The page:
An Analysis and Validation of Effectiveness on Demand Forecasting Considering the Planned Order Effect*

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1. Introduction

Product differentiation is one of the business strategies of companies to increase competitiveness by emphasizing that their products are superior to their competitors. However, securing competitiveness through product differentiation or price differentiation has reached its limit. And now service level is the main issue for securing a competitive advantage in the market as technology and price competitiveness enter the leveling stage. In particular, post-sales service management is the face of a company because it occurs at the point of contact with customers. Therefore, companies are placing more weight on consumers’ loyalty to companies and products, and companies that cannot respond to this cannot survive. In fact, there are a lot of companies around the world that fail due to their excellent product competitiveness but lack of after-sales ability, and in the case of the United States and some European countries, if the after sale service are delayed by more than two days, the penalty is aggravated, which is deepening the concerns of companies.

Service parts in the manufacturing industry have various characteristics, and as many as tens of thousands of parts are required for the final product. Demand forecasting is almost impossible to meet the demand since demand for most parts is unspecified demand caused by accidents or breakdowns. However, prompt service to customers and customer expectations are continuously increasing, and the product storage period is continuously increasing due to the service warranty period. For this reason, excess inventory and shortage of inventory occur frequently, and enormous logistics expenses are wasted in order to cope with urgent demand. Therefore, it is becoming an issue of efficient service parts management in most companies because it is necessary to consider the two goals of reducing inventory cost as well as improving customer service level. Although the level of awareness of the importance of demand forecasting is increasing, few companies invest in developing their own demand forecasting models and training forecasting experts to enhance demand forecasting accuracy.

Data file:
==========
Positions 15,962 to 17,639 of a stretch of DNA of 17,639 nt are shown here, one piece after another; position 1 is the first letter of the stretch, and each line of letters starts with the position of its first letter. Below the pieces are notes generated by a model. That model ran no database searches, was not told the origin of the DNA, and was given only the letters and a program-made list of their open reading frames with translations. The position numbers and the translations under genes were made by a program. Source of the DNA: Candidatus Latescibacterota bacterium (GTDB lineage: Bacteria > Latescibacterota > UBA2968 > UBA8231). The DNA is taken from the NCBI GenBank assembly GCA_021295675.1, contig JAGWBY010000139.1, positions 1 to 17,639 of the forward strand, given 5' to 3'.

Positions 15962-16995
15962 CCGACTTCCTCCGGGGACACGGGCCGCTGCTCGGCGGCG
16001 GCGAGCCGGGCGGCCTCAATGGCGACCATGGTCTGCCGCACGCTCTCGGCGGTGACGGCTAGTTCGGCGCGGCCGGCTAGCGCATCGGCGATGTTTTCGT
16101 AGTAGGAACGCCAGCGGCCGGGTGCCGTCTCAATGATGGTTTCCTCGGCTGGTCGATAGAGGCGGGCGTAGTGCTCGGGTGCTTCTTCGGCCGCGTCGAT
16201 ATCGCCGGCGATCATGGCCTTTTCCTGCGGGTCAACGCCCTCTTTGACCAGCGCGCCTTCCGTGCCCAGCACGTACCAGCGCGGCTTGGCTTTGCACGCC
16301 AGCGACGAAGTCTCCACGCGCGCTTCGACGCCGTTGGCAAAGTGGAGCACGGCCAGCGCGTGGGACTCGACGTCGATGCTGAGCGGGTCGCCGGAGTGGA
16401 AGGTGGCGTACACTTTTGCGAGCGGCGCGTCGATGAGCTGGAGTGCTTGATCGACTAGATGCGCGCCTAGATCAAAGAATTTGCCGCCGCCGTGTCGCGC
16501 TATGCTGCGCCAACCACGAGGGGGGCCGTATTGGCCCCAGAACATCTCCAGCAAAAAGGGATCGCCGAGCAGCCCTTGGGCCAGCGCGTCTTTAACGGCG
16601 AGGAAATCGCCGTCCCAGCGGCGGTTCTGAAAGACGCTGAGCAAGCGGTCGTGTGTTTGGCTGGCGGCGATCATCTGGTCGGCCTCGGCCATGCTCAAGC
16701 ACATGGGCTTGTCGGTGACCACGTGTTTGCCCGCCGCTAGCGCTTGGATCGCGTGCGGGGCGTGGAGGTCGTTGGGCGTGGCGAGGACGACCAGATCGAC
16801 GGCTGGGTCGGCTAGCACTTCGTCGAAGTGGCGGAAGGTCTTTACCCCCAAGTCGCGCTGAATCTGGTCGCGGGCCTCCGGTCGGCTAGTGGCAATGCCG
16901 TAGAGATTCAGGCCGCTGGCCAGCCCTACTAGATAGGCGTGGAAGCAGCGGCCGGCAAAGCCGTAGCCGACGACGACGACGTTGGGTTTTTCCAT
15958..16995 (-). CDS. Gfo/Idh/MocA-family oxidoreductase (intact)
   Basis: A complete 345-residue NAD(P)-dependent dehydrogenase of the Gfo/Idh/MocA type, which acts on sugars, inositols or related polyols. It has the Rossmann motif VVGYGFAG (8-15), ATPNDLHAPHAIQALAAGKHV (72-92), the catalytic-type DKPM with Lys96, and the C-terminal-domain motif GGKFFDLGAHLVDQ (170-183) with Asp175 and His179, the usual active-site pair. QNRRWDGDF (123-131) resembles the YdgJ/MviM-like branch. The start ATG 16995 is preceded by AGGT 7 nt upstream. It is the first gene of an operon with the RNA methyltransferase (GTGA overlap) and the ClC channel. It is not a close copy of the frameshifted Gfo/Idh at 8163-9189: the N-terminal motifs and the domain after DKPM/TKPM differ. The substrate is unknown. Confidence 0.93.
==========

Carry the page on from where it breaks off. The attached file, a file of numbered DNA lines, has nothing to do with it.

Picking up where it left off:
Demand forecasting has an important meaning in that it provides the basis for various decision making in the process of creating value added. First, if the company’s management policies including planned production can be properly implemented according to changes in the environment, the material supply and demand plan is regularly implemented and it is possible to respond to changes in customer demand (Riezebos & Zhu, 2014) (Farhangmehr & Brito, 1997). Second, it is possible to efficiently manage the excess inventory cost. Third, planned production is possible, so budgeting can be established well, production costs can be reduced. In addition to product related matters, product price, which is the value that a company provides to customers, has been used most frequently and widely as a means to induce consumer reaction due to its ability to change in a relatively short period of time. Manufacturing companies are implementing a PO (Planned Order) system for giving price discount to customer for the purpose of customer service and increasing sales (Kolter, 2003). In other words, it is a system that supplies service parts at low prices for a certain period of time, creates consumer purchasing power, and increases sales. The reason for implementing the PO system positively is that first, it can reduce the increase in purchase avoidance due to the economic recession, and second, it can prevent the decrease in demand due to seasonal factors and insufficient demand by new products. Recently, regardless of the external environment, the PO system is being adopted throughout the year in terms of sales strategy. As consumers perceive various reasons or motives for a price discount, consumers’ reactions also change (Lichtenstein, Burton, & O’Hara, 1989). Subsequent research has expanded the research area to see what kind of discriminatory responses consumers show when discount reasons such as bulk purchases and inventory disposal are presented in addition to price discounts (Sheng, Parker, & Nakamoto, 2007) (Bobinski, Cox, & Cox, 1996). However, although studies related to consumer response to price discounts are active, studies related to the future order quantity due to the PO system are not considered. The time series data on the order demand for parts is based on four variables, such as trend, cycle, seasonal and irregular, and has data made up of two or more combinations. Under the PO system, the quantity of orders increases in demand, causing statistically outliers intentionally. If demand forecasting is performed with data containing these outliers, the forecast is distorted and the accuracy is lowered. This is because the existing method has a drawback in that the outlier cannot reflected be properly. However, a new method that reflects the effect of PO on outliers is needed, since the inclusion of outliers due to the PO system is a strategy to create planned demand. The inventory management and the opportunity cost management would be easy since the accuracy of forecasting is guaranteed by the demand forecasting method considering the effect of the PO. As a result, it increases the availability of parts and customer service satisfaction. In this study, alternatives are suggested and analyzed by comparing the accuracy of demand forecasting by the PO effect with the accuracy of the ARIMA model. To the best of my knowledge, these kinds of model have not as yet been studied in the open literature.